• Vol. 50 No. 8
  • 15 August 2021

The treatment conundrum that is idiopathic granulomatous mastitis


Mastitis—inflammation of breast tissue—is a benign, yet potentially debilitating condition that affects women of childbearing age, and its aetiology is usually infectious or autoimmune.

Judging from multiple publications in recent years, there has been increased interest in mastitis of autoimmune origin, of which idiopathic granulomatous mastitis (IGM) is a subset. However, evidence regarding the best treatment approach is still lacking as most reports are retrospective and hence skewed towards treatment bias of the service where patients are seen and managed. Despite this, no hard data regarding the incidence and prevalence of IGM as a medical condition are available from existing literature.

It is important to remember that IGM is a diagnosis of exclusion, and all other causes—such as tuberculosis, sarcoidosis, autoimmune conditions (Behçet’s disease, Sjögren’s syndrome and systemic lupus erythematosus), granulomatosis with polyangiitis (polyglandular autoimmune syndrome [PGA], formerly Wegener’s granulomatosis), eosinophilic PGA (formerly Churg-Strauss syndrome), Crohn’s disease, diabetic mastopathy and mammary duct ectasia—should be considered before starting treatment.1 Needless to say, breast cancer should always be considered as one of the differentials.1

IGM by definition is of unknown aetiology. However, based on its response to treatment (corticosteroids and immunosuppressants), and considering the postulated “known” triggers for the granulomatous response (contraceptive pills, hyperprolactinaemia, Corynebacterium infection, recent trauma and smoking) that gives rise to its symptoms, an autoimmune origin is the favoured underlying cause for now.1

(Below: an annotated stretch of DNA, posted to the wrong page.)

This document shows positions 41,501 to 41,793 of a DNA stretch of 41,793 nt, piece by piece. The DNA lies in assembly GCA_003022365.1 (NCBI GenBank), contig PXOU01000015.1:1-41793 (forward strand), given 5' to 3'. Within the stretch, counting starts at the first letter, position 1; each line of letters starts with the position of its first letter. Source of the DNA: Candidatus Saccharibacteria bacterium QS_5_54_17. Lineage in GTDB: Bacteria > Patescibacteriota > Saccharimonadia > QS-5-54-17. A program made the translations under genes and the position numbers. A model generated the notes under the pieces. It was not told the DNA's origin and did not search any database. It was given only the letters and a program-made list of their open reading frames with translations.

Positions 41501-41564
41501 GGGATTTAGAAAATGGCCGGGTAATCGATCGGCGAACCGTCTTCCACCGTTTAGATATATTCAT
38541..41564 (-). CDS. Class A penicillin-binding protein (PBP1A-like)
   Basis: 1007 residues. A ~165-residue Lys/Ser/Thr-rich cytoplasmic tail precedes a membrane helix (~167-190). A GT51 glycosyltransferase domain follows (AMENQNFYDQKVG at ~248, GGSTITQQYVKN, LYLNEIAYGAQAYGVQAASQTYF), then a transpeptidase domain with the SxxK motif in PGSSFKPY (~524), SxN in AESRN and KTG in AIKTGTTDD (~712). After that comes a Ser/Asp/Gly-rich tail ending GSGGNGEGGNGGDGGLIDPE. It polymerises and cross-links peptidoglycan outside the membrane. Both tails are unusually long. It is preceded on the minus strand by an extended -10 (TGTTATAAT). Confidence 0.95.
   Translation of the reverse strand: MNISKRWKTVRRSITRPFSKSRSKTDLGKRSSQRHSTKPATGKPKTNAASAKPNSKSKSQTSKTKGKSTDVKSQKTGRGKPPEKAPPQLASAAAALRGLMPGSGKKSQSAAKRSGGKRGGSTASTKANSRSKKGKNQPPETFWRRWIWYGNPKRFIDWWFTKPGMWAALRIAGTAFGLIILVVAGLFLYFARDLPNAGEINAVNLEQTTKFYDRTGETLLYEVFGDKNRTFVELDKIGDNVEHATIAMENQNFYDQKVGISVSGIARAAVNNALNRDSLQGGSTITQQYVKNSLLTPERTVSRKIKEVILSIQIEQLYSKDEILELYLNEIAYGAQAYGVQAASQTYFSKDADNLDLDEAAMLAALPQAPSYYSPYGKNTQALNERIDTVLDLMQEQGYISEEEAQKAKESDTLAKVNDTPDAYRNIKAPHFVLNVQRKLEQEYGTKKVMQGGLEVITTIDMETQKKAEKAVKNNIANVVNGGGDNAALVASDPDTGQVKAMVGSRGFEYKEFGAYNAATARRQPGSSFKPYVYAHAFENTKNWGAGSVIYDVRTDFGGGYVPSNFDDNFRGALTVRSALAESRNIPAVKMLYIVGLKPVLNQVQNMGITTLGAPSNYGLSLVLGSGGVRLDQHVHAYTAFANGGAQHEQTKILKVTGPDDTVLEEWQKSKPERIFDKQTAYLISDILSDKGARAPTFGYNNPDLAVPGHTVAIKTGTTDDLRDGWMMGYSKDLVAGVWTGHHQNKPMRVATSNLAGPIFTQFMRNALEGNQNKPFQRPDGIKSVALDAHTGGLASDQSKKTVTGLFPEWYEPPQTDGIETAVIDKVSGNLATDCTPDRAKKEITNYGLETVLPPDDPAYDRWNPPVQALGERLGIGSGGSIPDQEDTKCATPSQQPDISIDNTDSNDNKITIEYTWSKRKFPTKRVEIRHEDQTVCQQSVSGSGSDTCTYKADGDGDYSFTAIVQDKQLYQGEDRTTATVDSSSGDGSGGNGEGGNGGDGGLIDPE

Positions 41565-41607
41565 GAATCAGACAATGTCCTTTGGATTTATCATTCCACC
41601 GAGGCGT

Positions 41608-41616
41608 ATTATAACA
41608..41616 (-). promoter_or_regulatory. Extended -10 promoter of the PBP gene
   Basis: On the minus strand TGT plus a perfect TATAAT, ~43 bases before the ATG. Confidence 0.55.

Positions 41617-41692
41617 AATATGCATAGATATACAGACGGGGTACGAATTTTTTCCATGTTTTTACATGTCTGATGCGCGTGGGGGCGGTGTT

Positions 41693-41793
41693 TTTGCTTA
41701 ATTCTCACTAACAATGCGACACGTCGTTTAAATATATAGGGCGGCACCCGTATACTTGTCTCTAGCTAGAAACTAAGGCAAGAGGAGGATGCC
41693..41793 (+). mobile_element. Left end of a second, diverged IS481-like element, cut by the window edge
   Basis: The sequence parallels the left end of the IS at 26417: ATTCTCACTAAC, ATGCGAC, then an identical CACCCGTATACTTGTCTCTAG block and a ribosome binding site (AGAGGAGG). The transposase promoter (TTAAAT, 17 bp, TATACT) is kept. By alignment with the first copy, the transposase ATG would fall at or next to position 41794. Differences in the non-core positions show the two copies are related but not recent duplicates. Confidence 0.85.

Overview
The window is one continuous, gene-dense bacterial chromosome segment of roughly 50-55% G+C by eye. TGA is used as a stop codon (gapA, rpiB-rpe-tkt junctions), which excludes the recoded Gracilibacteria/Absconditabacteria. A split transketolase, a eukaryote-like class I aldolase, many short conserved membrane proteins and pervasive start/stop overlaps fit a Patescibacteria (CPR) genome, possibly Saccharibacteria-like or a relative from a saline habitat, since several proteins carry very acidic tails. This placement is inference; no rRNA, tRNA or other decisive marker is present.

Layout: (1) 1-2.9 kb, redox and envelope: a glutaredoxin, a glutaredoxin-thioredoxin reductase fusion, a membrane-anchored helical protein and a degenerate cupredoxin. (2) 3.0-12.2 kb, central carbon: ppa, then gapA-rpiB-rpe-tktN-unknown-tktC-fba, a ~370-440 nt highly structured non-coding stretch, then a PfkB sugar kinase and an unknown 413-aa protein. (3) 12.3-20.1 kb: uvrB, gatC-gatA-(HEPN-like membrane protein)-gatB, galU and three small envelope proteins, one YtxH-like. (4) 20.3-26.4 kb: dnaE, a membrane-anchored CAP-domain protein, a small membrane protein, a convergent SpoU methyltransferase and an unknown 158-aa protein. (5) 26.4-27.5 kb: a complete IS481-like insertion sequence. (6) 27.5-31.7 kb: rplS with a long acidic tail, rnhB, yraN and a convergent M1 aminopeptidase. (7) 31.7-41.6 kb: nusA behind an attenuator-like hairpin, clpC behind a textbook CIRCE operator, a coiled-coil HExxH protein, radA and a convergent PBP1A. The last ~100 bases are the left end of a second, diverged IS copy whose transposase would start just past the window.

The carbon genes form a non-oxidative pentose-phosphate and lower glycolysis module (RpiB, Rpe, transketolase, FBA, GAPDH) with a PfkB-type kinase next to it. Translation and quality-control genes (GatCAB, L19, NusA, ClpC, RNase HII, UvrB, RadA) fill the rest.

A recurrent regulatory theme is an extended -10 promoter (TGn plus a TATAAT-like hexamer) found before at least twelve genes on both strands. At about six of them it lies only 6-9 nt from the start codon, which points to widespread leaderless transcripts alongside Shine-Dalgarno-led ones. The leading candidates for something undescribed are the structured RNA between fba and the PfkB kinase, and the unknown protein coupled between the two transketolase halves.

The disease is benign, but can be locally aggressive, potentially causing widespread destruction of the breast, leaving patients with permanent scars. Scarring could be the result of severe inflammation that leads to sinus formation, skin ulceration, and cosmetic deformities from tissue loss. The condition is eventually self-limiting, burning out in the majority of patients within 1–2 years of onset.2,3 However, a significant minority of patients do have a protracted course and suffer multiple relapses, which significantly impair quality of life4 and leave a scarred, deformed breast that serves as a permanent reminder of the traumatic period in their lives.

Coupled with its symptoms and signs at presentation (hard, irregular masses, lymphadenopathy and irregular hypoechoic densities on ultrasound scans),4 IGM may cause patients and their physicians continuous anxiety over the possibility of an underlying carcinoma, until there is complete resolution of the disease with no visible lesions on imaging. IGM commonly presents as a mass in the breast in mostly pre-menopausal women, and occasionally may be associated with pain, erythema and swelling.5 Pus and abscess formation may be part of the acute presentation, whereas cases that present late often have mammary fistulae and ulceration of the skin on physical examination.6

The wide spectrum of therapeutic modalities recommended for this condition reflects the confusion concerning its aetiology, and can range from observation to prolonged use of antibiotics or immunosuppressants, and surgery (with certain patients opting for mastectomy to rid themselves of this disease).4,6